The U.S. Senate is a clubby place, so it shouldn’t be all that surprising when some members break ranks to support the other side based on personal relationships they’ve forged over the years. Republicans John Warner and Richard Lugar, two of the senate’s most admired alums, back the candidacy of Michelle Nunn, the daughter of Sam Nunn, a Democratic former colleague with whom they worked closely. She’s running for her father’s old seat in Georgia, where an upset victory in a red state could salvage the Democrats’ majority in a tough year.
A colleague’s daughter is one thing, but Warner announced last week that he is backing his fellow Virginian and former colleague, Democrat Mark Warner (no blood relationship) in his race against former Republican Party Chairman Ed Gillespie. “There are times you must, I think, recognize that certain individuals are superior in their talents and in what they have done and can potentially do for your state,” Warner told the Associated Press. It wasn’t the first time Warner crossed the aisle to buck his party. As a proud member of what he calls “the old school,” there was a time and place for such displays of independence. They made the difference between politicians and statesmen.
A third senior Republican figure and storied name caught my attention: Barry Goldwater, Jr., a former member of Congress from California, now living in Arizona, son of Barry Goldwater, presidential candidate in 1964 and the father of modern conservatism. Goldwater co-chairs a campaign to “stand up to utility monopolies to ensure solar energy remains strong in America.” The group’s web site features an elephant TUSK, acronym for “Tell Utilities Solar Won’t Be Killed.” In Washington, where Republicans mock solar energy as a liberal fantasy, I was intrigued by Goldwater’s advocacy, and what it means when the son of such a legendary figure in American conservatism picks up the banner for a cause generally championed by his political opposites.
I reached Goldwater by phone in Hawaii where he is lecturing at the university to ask him about his apparent apostasy. He made it clear in the first few minutes of our conversation that he is very much his father’s son, an outspoken conservative at home with the slings and arrows of politics. He publicly battled Arizona’s largest utility last fall when it threatened to impose a hefty surcharge on people who installed solar panels on their roofs. Conservative business interests rallied behind the utility, supporting the surcharge as a way to offset the rebate, or subsidy, that solar-energy users get when they generate excess energy that returns to the grid.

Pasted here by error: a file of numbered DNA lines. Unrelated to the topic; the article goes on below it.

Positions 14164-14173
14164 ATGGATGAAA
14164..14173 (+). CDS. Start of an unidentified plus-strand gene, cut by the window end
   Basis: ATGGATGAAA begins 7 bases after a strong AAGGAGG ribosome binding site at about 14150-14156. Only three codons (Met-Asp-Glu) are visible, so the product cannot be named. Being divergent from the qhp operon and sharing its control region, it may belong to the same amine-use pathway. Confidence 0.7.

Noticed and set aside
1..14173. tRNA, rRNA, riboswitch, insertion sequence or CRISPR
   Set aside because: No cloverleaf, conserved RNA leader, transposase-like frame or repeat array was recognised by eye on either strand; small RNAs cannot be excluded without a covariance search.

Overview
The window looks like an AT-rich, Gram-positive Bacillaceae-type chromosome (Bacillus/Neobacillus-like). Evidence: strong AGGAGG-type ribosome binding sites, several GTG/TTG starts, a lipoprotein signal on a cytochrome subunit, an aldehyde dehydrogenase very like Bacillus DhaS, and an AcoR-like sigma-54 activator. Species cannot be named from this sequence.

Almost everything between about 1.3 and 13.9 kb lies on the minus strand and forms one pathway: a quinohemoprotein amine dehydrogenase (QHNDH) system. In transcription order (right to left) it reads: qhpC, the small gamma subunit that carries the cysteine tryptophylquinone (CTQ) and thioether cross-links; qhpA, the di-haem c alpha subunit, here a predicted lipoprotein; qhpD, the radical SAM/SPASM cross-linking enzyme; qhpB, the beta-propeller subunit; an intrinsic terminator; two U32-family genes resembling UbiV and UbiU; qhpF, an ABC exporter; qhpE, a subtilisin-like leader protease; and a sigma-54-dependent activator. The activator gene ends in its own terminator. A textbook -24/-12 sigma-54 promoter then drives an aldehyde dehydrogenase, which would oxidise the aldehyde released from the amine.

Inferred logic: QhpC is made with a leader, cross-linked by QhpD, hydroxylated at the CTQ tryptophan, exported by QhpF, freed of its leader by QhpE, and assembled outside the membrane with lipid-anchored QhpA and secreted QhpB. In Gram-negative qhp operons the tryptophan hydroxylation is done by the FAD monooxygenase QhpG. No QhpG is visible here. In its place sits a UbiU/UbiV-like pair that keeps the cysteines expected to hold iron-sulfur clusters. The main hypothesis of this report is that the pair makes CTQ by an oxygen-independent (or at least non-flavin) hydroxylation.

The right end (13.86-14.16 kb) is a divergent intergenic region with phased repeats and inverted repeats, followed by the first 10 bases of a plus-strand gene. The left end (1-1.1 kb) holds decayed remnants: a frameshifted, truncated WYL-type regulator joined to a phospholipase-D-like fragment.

The rebate and the “solar tax” became the centerpiece of a heated campaign with Goldwater in the forefront defending the subsidy. After first explaining that Republicans tend to oppose any government support or subsidies used for “social engineering,” calling it “the federal government’s devious way of manipulating the economy,” Goldwater said what conservative Republicans are not supposed to say, “I happen to think that subsidies used judiciously and intelligently can be used to better mankind. Renewable energy at some time has got to stand on its own—and oil and gas shouldn’t continue to feed at this trough. It’s ridiculous, and it should be stopped.”
Goldwater’s intervention blunted the push by the utility, and a modest fee of about $5 was added to the electric bill of solar customers. Asked about the role he played, and the impact of his famous name, Goldwater bristled a bit. “I use it, but I don’t abuse it,” he said, adding, “It’s my name too.” Recalling his father’s views, he said they were firmly cemented in freedom. “He’s a libertarian—government has no business being in our lives. If you want to smoke pot, go ahead. If you want an abortion, that’s your choice. He was way ahead of his time on those issues.”
Asked if he, the son, is ahead of his time on solar energy, Goldwater replied, “That makes for an interesting story.” But it’s not true, he says, citing polls taken during last fall’s campaign that found 75 percent of Republicans support solar energy. “It’s a misnomer that they don’t,” he says. Still, the Goldwater Institute, a non-profit organization founded in his father’s name, did not join the fight to preserve the subsidies though they are behind breaking up utility company monopolies. “We try to maintain the purity that Barry Goldwater’s name stands for,” says Nick Dranias, Constitutional Policy Director.
The energy industry is where cell phones and fiber optic cables were in 1989, Dranias says, likening its potential to the explosive growth we’ve seen since then in technology. “Five years ago, I would have been railing against solar because it looked completely propped up and unfeasible, but in two to three years, it could actually be competitive cost-wise with coal,” he says.
The co-chair of TUSK is Tom Morrissey, former Arizona Republican state party chairman, who resigned under pressure in 2012 after questioning the authenticity of President Obama’s birth certificate released by the White House. There’s nothing left-leaning about him. These alliances that may seem odd today reflect the growing divide within the Republican Party between its ascendant libertarian wing and business interests that find themselves newly challenged. What’s happening in Arizona with the fight between old and new energy sources adds another layer of complexity to the civil war within the GOP as some of its biggest names try to divine the future.